It begins at Travis Milton’s wrist. The words “coal country” form a bracelet and above that, tiny dark miners’ faces, drawn by artist Wes Freed, grow out of the words. Next come the greasy beans — greasy isn’t a description, but a variety of green bean in Southwestern Virginia — the pods bulging.
From there you see a whole garden climbing up Milton’s arm: watermelon radishes, rhubarb and tomatoes, including his family’s own heirloom variety, the Powers yellow tomato, on up to a Hewes crab apple topped by a harvest moon. The plan is for the tattoo to continue over his shoulder, with a drawing of a farmer holding up the Earth with his tractor running behind him to finish the story.
Milton, 37, is known to most Richmonders as the tall, bearded chef with big glasses and a trucker’s hat who used to cook at Comfort on Broad Street. He might have stared dourly from the kitchen at you while he handed plates to the wait staff during dinner hour. But once you start to talk to Milton, you realize that look is one of focus, not bad temper. He’s started to garner national attention in the past few years, with mentions in magazines Garden & Gun, the Local Palate and Southern Living. In the spring, he plans to open his own restaurant, Shovel and Pick. It’ll feature the Appalachian food he grew up with in Southwestern Virginia, but it might not be what diners expect.
“Most people don’t realize that where I’m from people eat mostly vegetables,” he says. “Meat’s only a couple times a week or so.” He points to the menu that he’s working on with Charleston, South Carolina, chef Sean Brock for the Southern Foodways Alliance Symposium. “Out of 22 items, only two are meat dishes.”
Russell and Wise counties, where he spent most of his childhood, inform just about everything Milton does. The art on his arm is a way to both remind himself of what’s most important to him and to tell others a different tale about Appalachia than the knee-jerk, stereotypical one of hillbillies and moonshine. He wants you to know that when you look at the details, the particular kind of apples or the variety of squash that’s been grown for generations — that when you focus on what a region eats, you get a truer picture of the people who live there.
Back to those greasy beans. They became — or what they represented became — one of those rare moments of clarity. Milton was working at New York’s WD-50 for chef Wylie Dufresne, a man known for his experimental cooking.
“We were making, of all things, powdered peanut butter and jelly capsules,” Milton recalls. And while the two were busy putting them together, Milton longed instead for the cooking he knew at home. He told Dufresne that right then he’d rather be eating a greasy bean than doing anything else.
According to Milton, Defresne replied, “Why the hell would you want to eat a bean covered in grease?” He tried to explain that it was a particular kind of green bean, but Dufresne, who’s popped up as a judge on several seasons of “Top Chef,” wasn’t interested.
“No one I knew understood what I meant,” he says of New York’s molecular-gastronomic enamored culinary scene at the time. “That was a definitive turning point. I knew I wanted to dedicate my life to the honest cooking that I grew up with — and to preserving the foodways I grew up with.”
Living on the rounded peaks of the Blue Ridge Mountains, Milton was fortunate enough to know great-grandparents on both sides of his family. On his father’s side, the family ran a restaurant in Castlewood, just north of Abingdon in far Southwestern Virginia. His mother’s family were farmers.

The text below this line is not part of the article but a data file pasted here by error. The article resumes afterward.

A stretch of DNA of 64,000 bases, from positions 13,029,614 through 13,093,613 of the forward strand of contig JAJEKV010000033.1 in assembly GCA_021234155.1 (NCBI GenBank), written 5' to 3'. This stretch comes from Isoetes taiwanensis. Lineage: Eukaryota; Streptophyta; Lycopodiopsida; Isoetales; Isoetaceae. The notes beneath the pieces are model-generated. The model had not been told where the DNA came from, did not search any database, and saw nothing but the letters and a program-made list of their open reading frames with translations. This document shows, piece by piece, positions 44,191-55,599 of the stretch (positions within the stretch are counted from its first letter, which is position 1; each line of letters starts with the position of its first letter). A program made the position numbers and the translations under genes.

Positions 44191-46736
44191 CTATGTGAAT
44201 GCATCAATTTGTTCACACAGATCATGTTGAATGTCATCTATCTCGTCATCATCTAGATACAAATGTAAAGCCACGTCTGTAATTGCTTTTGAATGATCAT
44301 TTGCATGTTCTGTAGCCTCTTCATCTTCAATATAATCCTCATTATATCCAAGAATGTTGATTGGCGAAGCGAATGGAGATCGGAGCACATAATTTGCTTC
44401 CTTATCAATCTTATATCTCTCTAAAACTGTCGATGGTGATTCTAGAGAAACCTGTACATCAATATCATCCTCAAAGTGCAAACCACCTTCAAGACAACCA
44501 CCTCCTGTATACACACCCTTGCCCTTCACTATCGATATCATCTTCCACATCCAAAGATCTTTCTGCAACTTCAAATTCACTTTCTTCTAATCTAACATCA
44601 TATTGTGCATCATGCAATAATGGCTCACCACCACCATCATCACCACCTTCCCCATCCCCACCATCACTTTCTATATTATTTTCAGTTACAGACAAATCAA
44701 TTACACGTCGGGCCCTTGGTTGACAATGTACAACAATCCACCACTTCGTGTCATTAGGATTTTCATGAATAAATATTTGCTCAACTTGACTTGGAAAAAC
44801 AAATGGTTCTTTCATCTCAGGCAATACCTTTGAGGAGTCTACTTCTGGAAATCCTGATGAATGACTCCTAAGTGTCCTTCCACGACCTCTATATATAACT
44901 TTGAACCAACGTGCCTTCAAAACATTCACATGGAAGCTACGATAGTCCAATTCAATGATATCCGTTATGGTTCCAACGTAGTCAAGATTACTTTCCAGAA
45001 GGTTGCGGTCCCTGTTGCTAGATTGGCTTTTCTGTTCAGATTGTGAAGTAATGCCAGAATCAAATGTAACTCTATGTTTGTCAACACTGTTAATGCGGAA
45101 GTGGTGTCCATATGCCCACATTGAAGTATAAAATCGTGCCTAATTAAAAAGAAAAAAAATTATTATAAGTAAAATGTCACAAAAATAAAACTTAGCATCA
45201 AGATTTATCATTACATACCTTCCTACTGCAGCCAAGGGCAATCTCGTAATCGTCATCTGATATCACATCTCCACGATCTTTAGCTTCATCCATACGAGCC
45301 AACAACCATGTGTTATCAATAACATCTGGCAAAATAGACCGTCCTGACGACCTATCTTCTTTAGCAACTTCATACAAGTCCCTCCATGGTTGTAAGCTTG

While his father, Jack Milton, was in college, his mother, Rene, worked in the family restaurant and brought her son along with her. “Child care wasn’t an option,” he says, “and I don’t even think preschool even existed in Southwestern Virginia.”
If the restaurant business seeped into Milton practically by osmosis, a lifelong love of growing things and preserving them took root as well. On the family farm, canning, pickling and making jam weren’t the trendy things that chefs do now, they were a way to keep food on the table.
But this is where Milton’s story diverges from many of those in the Appalachian region. Instead of working in the coalfields, his father went to college and held down a job in a gas station while his son was small. He became a microbiologist for the Virginia Department of Health, and when Milton was in his teens, his dad was promoted to deputy director of immunization. That’s what brought the family to Richmond.
It was a tough transition. The first thing Milton tried to do was get rid of his accent. “Inbred hick” and “hillbilly” were two of the nicer things he was called. He says he ended up majoring in English at Virginia Commonwealth University because he focused so intently on how he spoke at that time.
Milton intended to become a teacher, but even though he had a variety of jobs — fixing racecars, as an on-air radio DJ named the Albino Love Machine and as a long-term substitute teacher at Hermitage High School — he always cooked to make extra cash. The money was better in restaurants, he realized. And after an unexpected promotion to head chef at Bottega Bistro at age 23, he realized there was no going back.
But there were gaps in his experience. “I felt like I failed upwards,” he says, “so I started staging everywhere.” He worked for Todd Gray in Washington’s Equinox, Chris Consentino at San Francisco’s Incanto and for Dufresne in Manhattan.
But he was frustrated with haute cuisine and surprised that the way his family looked at farming and its connection to eating wasn’t widespread. “I just wanted to cook honest food,” he says. In 2011, he returned to Richmond.
After leaving the now-closed Parkside Café, Jason Alley gave him that opportunity. Alley’s East Grace Street restaurant, Pasture, was in its infancy, and he needed someone to take over the kitchen at Comfort. Alley’s pioneer project, which specializes in Southern-influenced fare on West Broad Street, had helped to spur the renaissance of what’s now called Richmond’s arts district.